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Meditations on the First Real-Time Spanking Study

Spanking. Many parents do it, but few admit to it. And for those of us who were spanked as children, our reaction is often, “I was spanked, and I turned out alright.”

For me, the road away from spanking was the logical path when leaving violence behind in our lives. I decided that because I wanted my sons to know that violence was never a justifiable way to solve our problems, I needed to show that first through my own actions.

Of course, some parents don’t see that spanking is hypocritical. George Holden, a professor of psychology at Southern Methodist University, recruited parents to audio record their everyday interactions with their children. He didn’t tell them that he was studying spanking. Researchers regularly don’t reveal this, so as not to skew results.

Actually, he didn’t know he was studying spanking. He was looking at parents’ use of yelling, but found regular corporal punishment instead. And parenting rich with irony. Time reports,

One mother in the study hit her toddler after the toddler either hit or kicked the mother, admonishing, ‘This is to help you remember not to hit your mother.’

‘The irony is just amazing,’ says Holden.

Interesting. Of course children act out physically at times. And no, it’s not acceptable. But neither is it reasonable to hit to show hitting is wrong. I’m by no means “Mother of the Year.” I yell, something I work on all the time, as it feels like another tool of violence and control. But surely, you see the problematic parenting in the above example.

Let me put it this way:  if a woman shouldn’t be “corrected” for her behavior by her partner with force, neither should a child. Sure, one could argue that children come into this world with no rules, and it’s our job as parents to guide them and enforce the rules. That’s entirely true. But by that line of thinking, you could say that every person has different rules, and some men (and women, mind you) should be able to “guide and enforce” their partners by hitting.

Hitting another person is unacceptable. I practice that with my boys. When I tell them that hitting is never okay, they believe me. Because they’re not hit. Ever.

And let’s be honest with our terms, here. Spanking is hitting. You’re hitting a child, no matter what you want to call it.

Of course, there is a wide array of how parents employ spanking. Some give the rare “swat.” Others hit their children as a matter of course for every single transgression, then wonder why it’s not effective. My ex liked to use it as a constant looming threat, which was pretty much his style for every interaction. His was the, “If they fear me, they’ll respect me” routine.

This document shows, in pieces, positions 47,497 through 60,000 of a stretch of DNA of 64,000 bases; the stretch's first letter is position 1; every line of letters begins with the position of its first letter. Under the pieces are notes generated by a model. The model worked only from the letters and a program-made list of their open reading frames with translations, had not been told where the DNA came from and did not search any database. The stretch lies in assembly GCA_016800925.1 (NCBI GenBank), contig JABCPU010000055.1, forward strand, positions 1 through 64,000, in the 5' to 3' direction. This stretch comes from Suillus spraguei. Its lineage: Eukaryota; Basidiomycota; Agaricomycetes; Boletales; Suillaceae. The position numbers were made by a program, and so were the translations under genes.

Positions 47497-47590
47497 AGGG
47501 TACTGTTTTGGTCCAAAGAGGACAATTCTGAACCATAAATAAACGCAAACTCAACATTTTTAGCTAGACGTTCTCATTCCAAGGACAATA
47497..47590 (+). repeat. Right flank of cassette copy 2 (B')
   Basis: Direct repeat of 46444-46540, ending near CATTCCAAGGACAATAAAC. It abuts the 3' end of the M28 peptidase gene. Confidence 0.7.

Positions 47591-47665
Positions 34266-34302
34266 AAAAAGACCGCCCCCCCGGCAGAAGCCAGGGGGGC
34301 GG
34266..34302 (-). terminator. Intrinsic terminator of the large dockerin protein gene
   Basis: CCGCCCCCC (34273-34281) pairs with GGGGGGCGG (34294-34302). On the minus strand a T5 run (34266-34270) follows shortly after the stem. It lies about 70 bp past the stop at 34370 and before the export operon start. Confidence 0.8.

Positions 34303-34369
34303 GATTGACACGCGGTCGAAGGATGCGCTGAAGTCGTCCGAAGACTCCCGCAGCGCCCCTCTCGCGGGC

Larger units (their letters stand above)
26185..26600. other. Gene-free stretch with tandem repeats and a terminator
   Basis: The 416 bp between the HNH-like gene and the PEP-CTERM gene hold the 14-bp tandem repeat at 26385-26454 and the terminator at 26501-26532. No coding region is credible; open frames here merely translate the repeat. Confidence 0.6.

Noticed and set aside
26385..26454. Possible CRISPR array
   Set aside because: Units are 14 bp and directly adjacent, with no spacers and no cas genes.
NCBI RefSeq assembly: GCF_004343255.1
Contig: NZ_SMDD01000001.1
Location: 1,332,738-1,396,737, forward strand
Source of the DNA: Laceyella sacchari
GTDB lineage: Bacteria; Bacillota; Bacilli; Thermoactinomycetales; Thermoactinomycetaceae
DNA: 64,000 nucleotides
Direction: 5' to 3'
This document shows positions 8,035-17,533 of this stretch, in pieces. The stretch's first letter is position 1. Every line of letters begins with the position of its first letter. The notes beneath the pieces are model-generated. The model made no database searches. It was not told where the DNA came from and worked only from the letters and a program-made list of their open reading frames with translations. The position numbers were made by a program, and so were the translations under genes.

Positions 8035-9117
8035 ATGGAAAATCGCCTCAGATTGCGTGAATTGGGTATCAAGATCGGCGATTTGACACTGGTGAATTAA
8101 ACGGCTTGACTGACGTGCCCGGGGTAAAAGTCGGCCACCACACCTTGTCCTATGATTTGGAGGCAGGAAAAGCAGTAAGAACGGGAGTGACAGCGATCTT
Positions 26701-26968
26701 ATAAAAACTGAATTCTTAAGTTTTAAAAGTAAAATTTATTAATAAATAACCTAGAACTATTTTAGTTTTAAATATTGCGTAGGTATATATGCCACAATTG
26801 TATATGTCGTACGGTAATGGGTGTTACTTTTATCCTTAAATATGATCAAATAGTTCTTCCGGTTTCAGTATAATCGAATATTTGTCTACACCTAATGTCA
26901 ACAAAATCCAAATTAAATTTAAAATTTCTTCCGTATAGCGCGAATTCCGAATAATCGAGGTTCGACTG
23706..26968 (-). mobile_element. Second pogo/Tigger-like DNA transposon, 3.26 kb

Mainly, though, it seems that parents who spank don’t think it’s an issue. The mothers in this study knew they were being recorded, yet still spanked. Wouldn’t you be on your “best behavior”? Perhaps. Unless it’s not something you see as an issue. But check this out,

The recordings feature a mother spanking her 3-year-old son 11 times for fighting with his sister, prompting a fit of crying and coughing. Another mom hits her 5-year-old when he won’t clean up his room. One mom slaps her child when he doesn’t cooperate with the bedtime routine.

Eleven times? And he still didn’t learn hitting was wrong? What’s wrong with that kid?! So say your child is being abusive to his sister. What’s the most logical way to stop the behavior? Why, put him into hysterics after hitting him multiple times!

Look, I’m not saying it’s easy. It’s not. I used to spank my older child. But as I said, when I left the violence of our past behind, I decided to keep all violence out of our house. It takes work, and I first had to earn back his trust. Now every day, we try different tactics to resolve frustrations. I redirect them. I use firm words. I take away privileges. I give them choices,

‘Choose to calm down and start over or choose to take a break.’

And you know? Sometimes they’d rather have alone time, and it works wonders. These are strong, willful children (wherever did they get that from?). But don’t we all need a break when we’re angry? We certainly need it more than a smack.

Me? I’d love to take the easy way out on my parenting. It’s exhausting at times. Every day, they help me develop patience. And every day, it is entirely worth their trust and love, and the knowledge that I’m raising boys who know that violence isn’t a solution to anything.

Let’s leave spanking where it belongs: between consenting adults.


Source: Feministe

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  1. but is spanking really “the easy way out?” Does it even work. I don’t know. I personally see that about 98% of the kids that are spanked, still misbehave, or simply keep being children who do things that annoy adults. It doesn’t work. And it’s really just violence.

  2. Love the post Cate!

  3. Cate Nelson says:

    Corey, I only called it the “easy way out” because I know the difference between the two. I spanked, then went to hide and deal with my guilt. Parenting without spanking is much, much harder. It takes more work, many more tactics.
    But you and I agree. In the end, it’s just hitting a child: violence.

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